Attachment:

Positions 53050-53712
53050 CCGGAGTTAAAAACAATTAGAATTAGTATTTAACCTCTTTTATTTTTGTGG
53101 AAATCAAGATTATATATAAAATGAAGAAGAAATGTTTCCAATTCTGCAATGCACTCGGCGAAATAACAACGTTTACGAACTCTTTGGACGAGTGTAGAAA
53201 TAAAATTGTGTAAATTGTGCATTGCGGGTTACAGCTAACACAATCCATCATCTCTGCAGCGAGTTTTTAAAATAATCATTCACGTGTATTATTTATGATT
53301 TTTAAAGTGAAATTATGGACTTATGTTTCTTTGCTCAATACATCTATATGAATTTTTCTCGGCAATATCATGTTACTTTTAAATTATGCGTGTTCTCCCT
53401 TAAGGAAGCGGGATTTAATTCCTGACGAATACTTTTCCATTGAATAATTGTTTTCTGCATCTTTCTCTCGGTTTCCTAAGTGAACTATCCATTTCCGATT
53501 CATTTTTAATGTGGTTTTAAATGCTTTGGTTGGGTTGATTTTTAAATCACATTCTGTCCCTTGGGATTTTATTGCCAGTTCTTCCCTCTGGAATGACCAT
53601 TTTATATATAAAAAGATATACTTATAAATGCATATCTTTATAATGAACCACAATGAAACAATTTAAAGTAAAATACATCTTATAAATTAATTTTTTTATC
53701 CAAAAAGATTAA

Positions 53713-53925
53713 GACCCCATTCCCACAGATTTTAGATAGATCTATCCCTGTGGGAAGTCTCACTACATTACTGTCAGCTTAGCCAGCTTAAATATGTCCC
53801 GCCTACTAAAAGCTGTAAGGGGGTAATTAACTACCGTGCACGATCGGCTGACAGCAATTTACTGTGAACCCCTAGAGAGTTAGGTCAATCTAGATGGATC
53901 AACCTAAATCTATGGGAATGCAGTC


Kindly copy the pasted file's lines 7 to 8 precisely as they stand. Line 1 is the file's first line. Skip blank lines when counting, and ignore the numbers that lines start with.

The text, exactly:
53501 CATTTTTAATGTGGTTTTAAATGCTTTGGTTGGGTTGATTTTTAAATCACATTCTGTCCCTTGGGATTTTATTGCCAGTTCTTCCCTCTGGAATGACCAT
53601 TTTATATATAAAAAGATATACTTATAAATGCATATCTTTATAATGAACCACAATGAAACAATTTAAAGTAAAATACATCTTATAAATTAATTTTTTTATC